Like the PCIA, financial worthiness is not a headline-grabbing issue. But it is critically important, and CCAs are just now recognizing that their ability to purchase power most advantageously for their customers is determined by their ability to obtain capital and enter into long-term power purchase agreements. Unfortunately for the CCAs, they were designated as ‘stand-alone’ entities under a Joint Powers Agreement (JPA), which is designed to protect counties and cities that form CCAs from any financial liability if the new agency goes belly-up. But in this case, the CCAs need the collateral of the counties to entice bankers to loan them the funds necessary to build new renewable projects. More interestingly, even the third-party developers of renewable projects will not sell power from their solar project under a 20-year contract to these new agencies, because their banks won’t lend to them to build the project when the buyer – the CCA — has no financial history or certainty. Since CCAs allow their customers to opt out at their own discretion, these agencies could go out of business any time — and the banks know this.
This lack of financial stability has big consequences:
- CCAs are not meeting their promise to develop new, local renewable projects. They are buying out-of-state power, including non-renewable hydro and fossil fuel, which still makes up much of their power supply. An analysis presented by The Utility Reform Network found that the most established CCA in the state, Marin Clean Energy, will source only 20% of its power from new build renewable projects in California by 2019, ten years after they began serving customers. By contrast, PG&E gets 100% of its renewable power from California new builds, and could be at 40% RPS by 2019. If the RPS increases are accelerated under SB 100, Marin Clean Energy and the other CCAs will not be able to meet these new requirements.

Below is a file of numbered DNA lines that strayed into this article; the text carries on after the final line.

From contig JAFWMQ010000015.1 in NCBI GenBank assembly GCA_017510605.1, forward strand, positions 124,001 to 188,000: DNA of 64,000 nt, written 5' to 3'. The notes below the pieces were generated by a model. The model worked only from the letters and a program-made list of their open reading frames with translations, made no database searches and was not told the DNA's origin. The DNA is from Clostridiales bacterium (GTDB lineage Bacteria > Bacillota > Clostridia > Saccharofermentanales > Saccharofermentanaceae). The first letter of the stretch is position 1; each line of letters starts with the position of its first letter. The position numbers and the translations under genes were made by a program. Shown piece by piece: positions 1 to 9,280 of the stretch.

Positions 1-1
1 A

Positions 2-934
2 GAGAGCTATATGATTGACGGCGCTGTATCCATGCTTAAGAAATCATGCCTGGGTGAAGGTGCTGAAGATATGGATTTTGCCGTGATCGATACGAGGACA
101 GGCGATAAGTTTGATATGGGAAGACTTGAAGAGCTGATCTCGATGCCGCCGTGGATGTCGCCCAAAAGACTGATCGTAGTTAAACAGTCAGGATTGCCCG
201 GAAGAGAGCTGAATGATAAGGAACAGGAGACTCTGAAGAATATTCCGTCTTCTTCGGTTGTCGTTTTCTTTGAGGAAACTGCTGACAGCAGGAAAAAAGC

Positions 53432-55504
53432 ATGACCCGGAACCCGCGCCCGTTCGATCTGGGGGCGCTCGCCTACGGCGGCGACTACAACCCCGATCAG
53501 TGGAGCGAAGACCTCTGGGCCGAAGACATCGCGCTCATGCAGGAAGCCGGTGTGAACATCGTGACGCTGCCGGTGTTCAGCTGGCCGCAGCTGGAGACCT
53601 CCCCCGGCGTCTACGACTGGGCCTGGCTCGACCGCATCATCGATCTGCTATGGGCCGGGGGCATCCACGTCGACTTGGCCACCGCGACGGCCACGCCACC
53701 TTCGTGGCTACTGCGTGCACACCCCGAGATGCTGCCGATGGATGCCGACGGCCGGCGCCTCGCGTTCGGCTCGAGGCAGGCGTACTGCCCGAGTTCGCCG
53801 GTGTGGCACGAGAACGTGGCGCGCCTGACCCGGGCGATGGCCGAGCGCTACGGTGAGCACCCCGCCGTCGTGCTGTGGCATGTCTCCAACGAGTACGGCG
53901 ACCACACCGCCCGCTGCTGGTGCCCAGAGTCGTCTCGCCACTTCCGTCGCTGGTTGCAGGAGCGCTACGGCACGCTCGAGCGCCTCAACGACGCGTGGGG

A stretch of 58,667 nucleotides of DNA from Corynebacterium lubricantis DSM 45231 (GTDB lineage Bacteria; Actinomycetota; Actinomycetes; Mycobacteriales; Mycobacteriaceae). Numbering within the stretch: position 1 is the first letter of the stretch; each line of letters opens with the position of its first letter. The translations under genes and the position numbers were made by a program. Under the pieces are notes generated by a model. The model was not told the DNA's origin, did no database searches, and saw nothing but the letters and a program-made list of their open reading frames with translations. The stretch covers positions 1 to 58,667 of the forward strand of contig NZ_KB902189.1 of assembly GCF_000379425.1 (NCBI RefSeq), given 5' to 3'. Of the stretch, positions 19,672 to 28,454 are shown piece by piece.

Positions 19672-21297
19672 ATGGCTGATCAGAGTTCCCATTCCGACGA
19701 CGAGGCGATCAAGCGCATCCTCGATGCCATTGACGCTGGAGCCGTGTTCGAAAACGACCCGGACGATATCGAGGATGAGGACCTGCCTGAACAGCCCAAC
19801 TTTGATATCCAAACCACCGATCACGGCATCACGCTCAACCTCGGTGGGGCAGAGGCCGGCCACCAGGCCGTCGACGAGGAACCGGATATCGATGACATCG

- Because the CCAs are not building new renewable projects or buying directly from these new builds, no new projects are being started in California. After remarkable growth, driven by RPS requirements under State law and clean energy policies implemented by the CPUC and CEC, projects are not being built. Why? Because the investor-owned utilities, and to a lesser extent, the public utilities, have procured enough renewables to meet California state mandates. Since the investor-owned utilities are losing customers, they don’t need any more renewable power — and the CCAs can’t step in, which means everybody is screwed. Utility workers (and their unions) are having to deal with great uncertainty, as their employers lose customers and revenue. CCAs contract everything out, which is dismantling the organized labor workforce. Additionally, this uncertainty is hitting the marketplace, as no new projects are getting built. IBEW construction workers, as well as other union workers — who have worked over two million man-hours building almost every one of these renewable projects since 2011 — are left out in the cold.
All this adds up to an enormous question mark for workers, customers and the industry as a whole. IBEW 1245 will continue to actively monitor and engage in this debate, and we are committed to advocating for both our members and the millions of people that they serve every day.
–Hunter Stern, IBEW 1245 Business Rep